In this TED talk, Daniel Goleman, psychologist and author of Emotional Intelligence, discusses our natural propensity for compassion. He explains how we have “mirror neurons” which automatically allow us to feel “with” someone and make compassionate choices. However, in order to do this successfully, it is imperative that we are able to focus less on … Read moreWhy aren’t we more compassionate?
The Resilience Portfolio Model examines the protective factors and processes that promote resilience in children and adults who have been exposed to violence. There is a large body of research revealing common themes that have allowed people to maintain or regain healthy brain functioning following exposure to violence. Scientists have classified these factors into assets, … Read moreThe Resilience Portfolio Model
Many people who practice meditation strongly stand behind their practice, noting the many benefits that they notice within themselves from meditating. What happens inside of the brain when a person meditates? Neuroscientists in many labs have sought to better understand this by conducting brain imaging studies, one of which we feature in a related blog post. … Read moreMeditation’s benefits for your brain
We wanted to highlight several videos in which the applications of neuroscience to education are presented in a clear, user-friendly way, both by Lori Desautels. The webinar focuses on trauma-informed education. She specifically describes the role of trauma in childhood and adolescence in our brain and how it impedes our ability to function, neurobiologically. She explains how when a child is … Read moreNeuroscience informing educational approaches in school
Cognitive neuroscientist Sarah-Jayne Blakemore highlights the period of life when the brain is rapidly developing and quite malleable, known as adolescence, in this TED Talk. She describes her research in which she uses neuroimaging to compare the adolescent’s prefrontal cortex and limbic system to that of adults, noting that there are many ways in which … Read moreThe neuroscience of the adolescent brain
This review compiles recent studies, offering several explanations for abusive violence. The authors investigated the patterns of neuropsychological deficits in men who committed violent acts against women. They identified several potential causes for neuropsychological impairments, such as alcohol abuse or traumatic brain injury. That said, it is often difficult to determine which parts of the … Read moreNeuropsychology of Violence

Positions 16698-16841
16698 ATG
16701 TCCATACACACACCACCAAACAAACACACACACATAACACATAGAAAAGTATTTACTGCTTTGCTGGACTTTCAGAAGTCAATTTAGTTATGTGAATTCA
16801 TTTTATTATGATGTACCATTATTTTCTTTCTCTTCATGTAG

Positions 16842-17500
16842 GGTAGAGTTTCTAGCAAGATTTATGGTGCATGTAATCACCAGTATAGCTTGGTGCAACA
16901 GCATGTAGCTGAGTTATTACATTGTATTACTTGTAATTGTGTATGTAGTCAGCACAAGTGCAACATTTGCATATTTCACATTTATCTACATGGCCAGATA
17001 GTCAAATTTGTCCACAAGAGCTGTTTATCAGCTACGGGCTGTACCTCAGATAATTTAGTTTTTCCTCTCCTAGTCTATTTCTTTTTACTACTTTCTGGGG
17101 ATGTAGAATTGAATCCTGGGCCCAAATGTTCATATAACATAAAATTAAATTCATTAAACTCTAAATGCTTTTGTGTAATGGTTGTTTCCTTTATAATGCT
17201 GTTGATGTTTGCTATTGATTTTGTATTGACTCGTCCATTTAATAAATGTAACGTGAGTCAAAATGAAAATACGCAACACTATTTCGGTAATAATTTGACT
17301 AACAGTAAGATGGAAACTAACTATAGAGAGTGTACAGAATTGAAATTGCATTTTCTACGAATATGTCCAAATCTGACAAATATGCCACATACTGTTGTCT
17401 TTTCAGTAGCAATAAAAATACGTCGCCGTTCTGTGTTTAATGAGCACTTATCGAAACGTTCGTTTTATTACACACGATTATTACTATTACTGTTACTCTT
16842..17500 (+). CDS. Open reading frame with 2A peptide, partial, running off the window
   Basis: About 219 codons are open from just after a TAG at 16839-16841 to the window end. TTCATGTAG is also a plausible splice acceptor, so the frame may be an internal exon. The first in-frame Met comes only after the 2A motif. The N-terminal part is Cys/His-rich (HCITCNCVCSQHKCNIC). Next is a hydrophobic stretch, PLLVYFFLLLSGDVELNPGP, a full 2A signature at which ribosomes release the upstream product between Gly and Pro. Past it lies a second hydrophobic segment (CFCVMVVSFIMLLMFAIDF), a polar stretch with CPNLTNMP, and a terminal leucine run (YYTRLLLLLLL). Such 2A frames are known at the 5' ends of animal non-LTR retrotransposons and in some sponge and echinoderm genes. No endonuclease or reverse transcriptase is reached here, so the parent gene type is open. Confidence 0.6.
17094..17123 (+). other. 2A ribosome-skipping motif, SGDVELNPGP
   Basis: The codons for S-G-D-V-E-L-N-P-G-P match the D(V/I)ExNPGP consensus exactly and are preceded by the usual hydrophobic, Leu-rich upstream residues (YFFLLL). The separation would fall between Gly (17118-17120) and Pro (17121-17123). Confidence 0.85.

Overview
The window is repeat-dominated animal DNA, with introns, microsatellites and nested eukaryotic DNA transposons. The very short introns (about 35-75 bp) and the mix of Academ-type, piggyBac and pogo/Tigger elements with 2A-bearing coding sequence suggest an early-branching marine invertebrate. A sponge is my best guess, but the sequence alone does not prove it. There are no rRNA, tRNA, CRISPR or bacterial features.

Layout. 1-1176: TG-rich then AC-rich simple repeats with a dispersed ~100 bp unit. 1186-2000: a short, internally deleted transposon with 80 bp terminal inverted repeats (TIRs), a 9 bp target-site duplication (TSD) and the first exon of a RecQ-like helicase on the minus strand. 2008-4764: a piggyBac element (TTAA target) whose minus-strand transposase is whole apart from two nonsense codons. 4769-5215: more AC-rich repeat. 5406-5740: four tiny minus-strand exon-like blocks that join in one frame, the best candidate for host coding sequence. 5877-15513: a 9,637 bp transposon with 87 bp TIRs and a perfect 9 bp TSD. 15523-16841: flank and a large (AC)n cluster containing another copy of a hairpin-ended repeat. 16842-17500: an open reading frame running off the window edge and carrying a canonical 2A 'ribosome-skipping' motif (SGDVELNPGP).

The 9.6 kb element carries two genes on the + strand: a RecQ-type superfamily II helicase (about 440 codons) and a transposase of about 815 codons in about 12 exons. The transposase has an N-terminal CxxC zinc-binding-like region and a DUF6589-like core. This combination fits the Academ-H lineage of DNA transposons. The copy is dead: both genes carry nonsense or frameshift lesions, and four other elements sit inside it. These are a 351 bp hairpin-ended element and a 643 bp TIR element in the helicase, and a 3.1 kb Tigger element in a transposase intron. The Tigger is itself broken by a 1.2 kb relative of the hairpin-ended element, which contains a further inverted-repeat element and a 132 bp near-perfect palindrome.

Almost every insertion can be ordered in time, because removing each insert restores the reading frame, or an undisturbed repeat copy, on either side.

On this page, we post links to scientific papers that describe research that may be of interest to those who want to understand more of the science behind what we do. We do realize that posting these papers may create a bit of anxiety when it comes to understanding what the papers are actually saying. … Read moreHow to read scientific papers
Watch Olga Klimecki’s presentation on the Neuroscience Of Empathy and Compassion at the 2012 Empathy and Compassion in Society conference to learn about the effects of empathy and compassion training. Her primary point, demonstrating the plasticity of the brain, is essentially that we can train ourselves to react a certain way. Our emotional reactions (and underlying … Read moreEmpathy and compassion training changes both behavior and brain
Dr. Kelly McGonigal’s TED talk about the effects of stress on your mind and body represents a powerful perspective change on how we think about stress. Rather than trying to eliminate stress from your life (which is not doable), her goal as a health psychologist is to get people to get “better” at stress. That … Read moreKelly McGonigal TED Talk- How to make stress your friend
Carol Dweck is a revolutionary researcher interested in motivation and how we can foster success. In this talk, she discusses how changing your mindset can enable success. According to Dr. Dweck, two primary mindsets operate when starting a challenge. Someone with a fixed mindset has been taught that intelligence is concrete, while someone with a growth … Read moreCarol Dweck TED talk: The power of believing that you can improve
In this TED talk,Thomas Insel, director of the National Institute of Mental Health, reflects on how significant strides in brain health can be made. Though we have had significant progress over the last few decades in our knowledge and treatment of heart disease, AIDS, leukemia, and stroke, we have made little progress in effectively treating “mental … Read moreThomas Insel TED talk: Toward a new understanding of mental illness
In this compelling TED talk, pediatrician Nadine Burke Harris demonstrates how a single exposure that, in high doses, affects brain development, the immune system, hormonal systems, and even gene expression. In high doses, it can lead to an increased risk of heart disease and lung cancer, as well as a 20-year decrease in life expectancy. What … Read moreNadine Burke Harris TED talk: How childhood trauma affects health across a lifetime
This week, members of the TAF team went to see the Disney Pixar movie Inside Out. Everyone loved the movie and agreed with the film’s lessons about social and emotional learning. The movie tells the story of a girl named Riley, who moves from Minnesota to San Francisco, along with the personified emotions in her … Read moreThe Avielle Foundation’s viewing of ‘Inside Out’
Empathy and compassion are similar, of course, but not the same. Empathy is “putting yourself in someone else’s shoes,” such as feeling pain or sadness in response to someone else’s suffering. Compassion, however, is translating this experience of another person’s suffering into action in order to improve their situation, to alleviate their suffering. This study demonstrated the difference … Read morecompassion and empathy in the brain: not the same (research study)
In Dr. Gary Slutkin’s TED talk, he proposes that we treat violence the same way we treat any other contagious disease. Dr. Slutkin founded Cure Violence in 2000, following a decade of overseas work as an epidemiologist whose goal was to reduce the spread of infectious diseases such as tuberculosis, cholera, and AIDS. Hoping to avoid … Read moreGary Slutkin TED talk: Let’s treat violence like a contagious disease